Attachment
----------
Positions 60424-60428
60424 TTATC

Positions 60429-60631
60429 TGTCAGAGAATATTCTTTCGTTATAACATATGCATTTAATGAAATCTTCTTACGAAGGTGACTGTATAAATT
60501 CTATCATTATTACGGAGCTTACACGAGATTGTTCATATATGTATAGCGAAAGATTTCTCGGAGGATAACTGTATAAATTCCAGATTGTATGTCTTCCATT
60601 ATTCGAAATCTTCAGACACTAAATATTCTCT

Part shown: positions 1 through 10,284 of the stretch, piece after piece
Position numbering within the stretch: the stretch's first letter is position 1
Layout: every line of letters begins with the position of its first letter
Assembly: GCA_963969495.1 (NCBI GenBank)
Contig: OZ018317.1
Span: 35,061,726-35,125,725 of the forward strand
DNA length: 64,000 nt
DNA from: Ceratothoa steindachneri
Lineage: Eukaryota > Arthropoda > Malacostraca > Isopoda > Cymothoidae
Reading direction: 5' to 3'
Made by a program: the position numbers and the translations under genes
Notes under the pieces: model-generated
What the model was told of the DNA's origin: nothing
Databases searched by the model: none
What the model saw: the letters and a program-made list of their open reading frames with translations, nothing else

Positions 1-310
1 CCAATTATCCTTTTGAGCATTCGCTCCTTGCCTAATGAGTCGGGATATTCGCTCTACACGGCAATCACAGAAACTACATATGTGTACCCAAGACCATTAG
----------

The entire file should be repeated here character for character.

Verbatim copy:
Positions 60424-60428
60424 TTATC

Positions 60429-60631
60429 TGTCAGAGAATATTCTTTCGTTATAACATATGCATTTAATGAAATCTTCTTACGAAGGTGACTGTATAAATT
60501 CTATCATTATTACGGAGCTTACACGAGATTGTTCATATATGTATAGCGAAAGATTTCTCGGAGGATAACTGTATAAATTCCAGATTGTATGTCTTCCATT
60601 ATTCGAAATCTTCAGACACTAAATATTCTCT

Part shown: positions 1 through 10,284 of the stretch, piece after piece
Position numbering within the stretch: the stretch's first letter is position 1
Layout: every line of letters begins with the position of its first letter
Assembly: GCA_963969495.1 (NCBI GenBank)
Contig: OZ018317.1
Span: 35,061,726-35,125,725 of the forward strand
DNA length: 64,000 nt
DNA from: Ceratothoa steindachneri
Lineage: Eukaryota > Arthropoda > Malacostraca > Isopoda > Cymothoidae
Reading direction: 5' to 3'
Made by a program: the position numbers and the translations under genes
Notes under the pieces: model-generated
What the model was told of the DNA's origin: nothing
Databases searched by the model: none
What the model saw: the letters and a program-made list of their open reading frames with translations, nothing else

Positions 1-310
1 CCAATTATCCTTTTGAGCATTCGCTCCTTGCCTAATGAGTCGGGATATTCGCTCTACACGGCAATCACAGAAACTACATATGTGTACCCAAGACCATTAG